In my line of work, I get asked the question a lot “What exactly IS a gifted child?” There are a lot of misconceptions and misdiagnoses surrounding this issue. I like to refer to the following two lists that I’ve adapted from College Planning for Gifted Students: Choosing And Getting into the Right College by Sandra Berger, who articulates the myths and truths of this topic very well.
Some common myths about gifted children:
- They are all high achievers and super smart.
- They do not need help and are self-contained.
- They have fewer problems because they are superior to others mentally.
- The future of a gifted student is guaranteed to go well and they will succeed at anything they try.
- They are disciplined and self disciplined.
- They develop socially and emotionally at the same rate as their intellect.
- They are outcasts and loners.
- Their greatest asset is their smarts.
- The gifted student's family always champions and supports them completely.
- They need to be leaders for others and assume that position as part of their lives.
- They are naturally creative and do not need much instruction.
- They are well behaved and role models.
Some truths about gifted children:
- They are often perfectionists who see their academic achievements in direct correlation to their self-esteem.
- They can place unreal expectations on themselves to do well and feel personally responsible as failures if they don’t reach those expectations.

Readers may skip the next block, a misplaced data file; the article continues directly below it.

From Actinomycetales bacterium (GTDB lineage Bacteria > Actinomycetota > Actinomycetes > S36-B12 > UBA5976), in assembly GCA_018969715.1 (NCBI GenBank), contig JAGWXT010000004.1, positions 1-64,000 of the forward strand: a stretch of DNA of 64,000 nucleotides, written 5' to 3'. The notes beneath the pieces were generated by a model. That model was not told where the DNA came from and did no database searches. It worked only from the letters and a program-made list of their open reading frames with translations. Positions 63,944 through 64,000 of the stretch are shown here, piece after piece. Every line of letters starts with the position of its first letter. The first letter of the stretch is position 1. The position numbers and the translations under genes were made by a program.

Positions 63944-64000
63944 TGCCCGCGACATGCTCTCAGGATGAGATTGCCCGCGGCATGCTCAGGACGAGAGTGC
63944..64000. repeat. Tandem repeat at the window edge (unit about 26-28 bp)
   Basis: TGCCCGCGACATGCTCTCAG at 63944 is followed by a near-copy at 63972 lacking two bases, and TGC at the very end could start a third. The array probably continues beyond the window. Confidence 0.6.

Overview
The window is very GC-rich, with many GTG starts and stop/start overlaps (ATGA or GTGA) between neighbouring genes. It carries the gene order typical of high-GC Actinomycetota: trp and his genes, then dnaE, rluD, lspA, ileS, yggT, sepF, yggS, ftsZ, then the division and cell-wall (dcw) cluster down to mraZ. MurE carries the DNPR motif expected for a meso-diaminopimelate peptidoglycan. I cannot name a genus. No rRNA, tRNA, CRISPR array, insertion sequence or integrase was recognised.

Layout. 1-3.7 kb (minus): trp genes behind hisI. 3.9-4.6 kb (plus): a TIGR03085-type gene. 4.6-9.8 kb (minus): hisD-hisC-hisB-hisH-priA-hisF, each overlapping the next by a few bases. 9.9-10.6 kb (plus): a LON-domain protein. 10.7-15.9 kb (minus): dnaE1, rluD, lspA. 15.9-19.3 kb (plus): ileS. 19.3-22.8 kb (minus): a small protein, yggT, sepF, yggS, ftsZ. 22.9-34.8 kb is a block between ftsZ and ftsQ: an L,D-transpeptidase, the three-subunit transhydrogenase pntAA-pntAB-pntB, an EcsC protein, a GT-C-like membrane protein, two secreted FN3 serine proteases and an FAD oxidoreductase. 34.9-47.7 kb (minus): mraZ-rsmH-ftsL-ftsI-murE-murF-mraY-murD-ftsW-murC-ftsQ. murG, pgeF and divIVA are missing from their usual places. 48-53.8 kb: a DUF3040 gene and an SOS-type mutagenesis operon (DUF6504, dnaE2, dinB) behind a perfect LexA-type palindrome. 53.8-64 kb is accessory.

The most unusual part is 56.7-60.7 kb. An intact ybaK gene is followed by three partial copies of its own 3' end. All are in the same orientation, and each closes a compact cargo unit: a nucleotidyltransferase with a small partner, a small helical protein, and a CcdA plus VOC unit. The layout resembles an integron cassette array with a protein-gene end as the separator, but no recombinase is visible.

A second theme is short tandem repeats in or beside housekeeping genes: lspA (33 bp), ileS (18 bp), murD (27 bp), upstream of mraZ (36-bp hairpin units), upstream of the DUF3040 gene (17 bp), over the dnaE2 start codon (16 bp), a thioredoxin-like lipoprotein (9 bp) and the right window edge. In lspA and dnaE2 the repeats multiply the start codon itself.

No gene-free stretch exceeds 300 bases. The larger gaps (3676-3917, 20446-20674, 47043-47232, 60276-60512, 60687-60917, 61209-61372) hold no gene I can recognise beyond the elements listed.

- Their chronological age, social, physical, emotional, and intellectual development may all be at different levels at any given time.
- Some of them are "mappers" (sequential learners), while others are "leapers" (spatial learners).
- They may always be steps ahead of their classmates and peers, causing them to grow bored within the school setting.
- They are problem solvers and sometimes have trouble being in the academic environment where curriculum is so structured and predictable.
- They often think abstractly, which oftentimes makes studying and test taking difficult for them even though they may know the material.
Dr. Dan Peters, Ph.D., is co-founder of the Summit Center (http://summitcenter.us/), which provides psychological and educational assessments and counseling for children and adolescents, specializing in the gifted, creative, and twice-exceptional.